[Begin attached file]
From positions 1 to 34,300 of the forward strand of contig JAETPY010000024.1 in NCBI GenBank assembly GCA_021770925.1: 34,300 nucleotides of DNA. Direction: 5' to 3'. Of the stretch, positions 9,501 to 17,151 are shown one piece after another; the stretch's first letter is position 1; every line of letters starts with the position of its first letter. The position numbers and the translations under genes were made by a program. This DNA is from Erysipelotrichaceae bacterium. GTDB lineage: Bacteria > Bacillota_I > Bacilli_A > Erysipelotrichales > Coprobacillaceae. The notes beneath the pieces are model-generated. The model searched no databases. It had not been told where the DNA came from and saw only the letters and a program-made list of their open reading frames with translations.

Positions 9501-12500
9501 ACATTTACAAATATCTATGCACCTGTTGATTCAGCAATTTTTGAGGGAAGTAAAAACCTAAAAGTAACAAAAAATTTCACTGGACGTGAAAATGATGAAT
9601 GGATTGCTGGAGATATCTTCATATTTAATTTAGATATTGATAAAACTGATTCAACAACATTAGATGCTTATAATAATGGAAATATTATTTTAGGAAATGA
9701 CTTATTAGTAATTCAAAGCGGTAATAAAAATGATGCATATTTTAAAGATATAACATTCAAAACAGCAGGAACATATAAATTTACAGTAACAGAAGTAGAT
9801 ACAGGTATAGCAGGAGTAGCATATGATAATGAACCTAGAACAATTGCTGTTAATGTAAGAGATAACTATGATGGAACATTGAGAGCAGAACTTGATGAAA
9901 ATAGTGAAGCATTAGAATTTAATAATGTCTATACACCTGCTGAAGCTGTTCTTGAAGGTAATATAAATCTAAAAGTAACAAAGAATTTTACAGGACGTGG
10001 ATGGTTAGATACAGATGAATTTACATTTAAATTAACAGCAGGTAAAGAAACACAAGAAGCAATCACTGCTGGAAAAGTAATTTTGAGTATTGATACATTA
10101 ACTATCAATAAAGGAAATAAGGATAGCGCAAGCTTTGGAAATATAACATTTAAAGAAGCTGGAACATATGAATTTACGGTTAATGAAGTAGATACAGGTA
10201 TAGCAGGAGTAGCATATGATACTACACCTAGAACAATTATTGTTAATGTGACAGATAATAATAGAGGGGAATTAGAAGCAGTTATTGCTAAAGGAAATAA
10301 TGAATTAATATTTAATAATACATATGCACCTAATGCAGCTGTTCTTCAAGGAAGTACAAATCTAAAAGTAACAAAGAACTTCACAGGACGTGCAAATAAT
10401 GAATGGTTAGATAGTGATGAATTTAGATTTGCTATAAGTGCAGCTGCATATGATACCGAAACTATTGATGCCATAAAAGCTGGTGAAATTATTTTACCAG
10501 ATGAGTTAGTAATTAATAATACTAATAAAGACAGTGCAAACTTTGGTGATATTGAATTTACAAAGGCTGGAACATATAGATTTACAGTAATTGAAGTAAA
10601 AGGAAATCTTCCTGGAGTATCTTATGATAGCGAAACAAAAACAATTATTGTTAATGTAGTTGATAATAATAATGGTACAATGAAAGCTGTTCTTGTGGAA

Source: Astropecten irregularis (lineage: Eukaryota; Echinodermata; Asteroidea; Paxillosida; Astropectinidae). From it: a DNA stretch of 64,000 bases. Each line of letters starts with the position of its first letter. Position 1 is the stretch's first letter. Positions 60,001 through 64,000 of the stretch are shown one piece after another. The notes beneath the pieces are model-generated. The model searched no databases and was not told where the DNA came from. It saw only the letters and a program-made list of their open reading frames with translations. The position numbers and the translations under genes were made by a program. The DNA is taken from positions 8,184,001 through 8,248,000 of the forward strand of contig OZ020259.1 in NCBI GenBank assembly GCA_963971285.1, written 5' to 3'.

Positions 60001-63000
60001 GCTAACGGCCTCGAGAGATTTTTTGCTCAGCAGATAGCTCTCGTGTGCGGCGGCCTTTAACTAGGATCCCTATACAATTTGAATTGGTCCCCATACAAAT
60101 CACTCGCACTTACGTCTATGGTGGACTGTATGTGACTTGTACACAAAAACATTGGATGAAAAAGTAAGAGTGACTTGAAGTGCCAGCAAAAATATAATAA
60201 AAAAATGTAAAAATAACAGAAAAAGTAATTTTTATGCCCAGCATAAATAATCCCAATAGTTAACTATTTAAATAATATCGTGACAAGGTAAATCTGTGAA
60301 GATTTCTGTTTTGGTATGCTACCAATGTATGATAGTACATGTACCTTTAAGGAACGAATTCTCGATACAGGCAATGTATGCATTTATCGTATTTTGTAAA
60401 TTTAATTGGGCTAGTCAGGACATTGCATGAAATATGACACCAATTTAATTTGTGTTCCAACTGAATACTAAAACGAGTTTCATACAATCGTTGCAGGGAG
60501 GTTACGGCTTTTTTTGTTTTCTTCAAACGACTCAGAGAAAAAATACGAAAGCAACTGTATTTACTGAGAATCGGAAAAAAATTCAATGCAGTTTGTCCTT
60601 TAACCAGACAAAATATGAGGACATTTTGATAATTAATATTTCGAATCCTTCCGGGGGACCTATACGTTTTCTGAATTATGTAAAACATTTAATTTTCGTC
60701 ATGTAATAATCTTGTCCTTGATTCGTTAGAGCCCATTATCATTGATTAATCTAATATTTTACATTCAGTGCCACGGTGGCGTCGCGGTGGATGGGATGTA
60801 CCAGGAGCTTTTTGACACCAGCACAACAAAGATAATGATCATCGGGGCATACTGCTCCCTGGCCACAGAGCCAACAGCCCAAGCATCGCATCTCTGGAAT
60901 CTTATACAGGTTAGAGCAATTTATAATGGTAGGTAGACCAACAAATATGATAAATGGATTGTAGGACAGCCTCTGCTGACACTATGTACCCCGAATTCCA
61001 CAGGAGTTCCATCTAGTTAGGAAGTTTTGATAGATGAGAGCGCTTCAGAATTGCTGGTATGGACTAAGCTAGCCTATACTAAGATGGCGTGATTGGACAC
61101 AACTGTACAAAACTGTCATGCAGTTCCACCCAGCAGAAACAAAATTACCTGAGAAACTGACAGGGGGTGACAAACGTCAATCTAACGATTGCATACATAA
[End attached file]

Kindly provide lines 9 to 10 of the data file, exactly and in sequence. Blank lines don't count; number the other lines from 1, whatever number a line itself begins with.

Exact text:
10101 ACTATCAATAAAGGAAATAAGGATAGCGCAAGCTTTGGAAATATAACATTTAAAGAAGCTGGAACATATGAATTTACGGTTAATGAAGTAGATACAGGTA
10201 TAGCAGGAGTAGCATATGATACTACACCTAGAACAATTATTGTTAATGTGACAGATAATAATAGAGGGGAATTAGAAGCAGTTATTGCTAAAGGAAATAA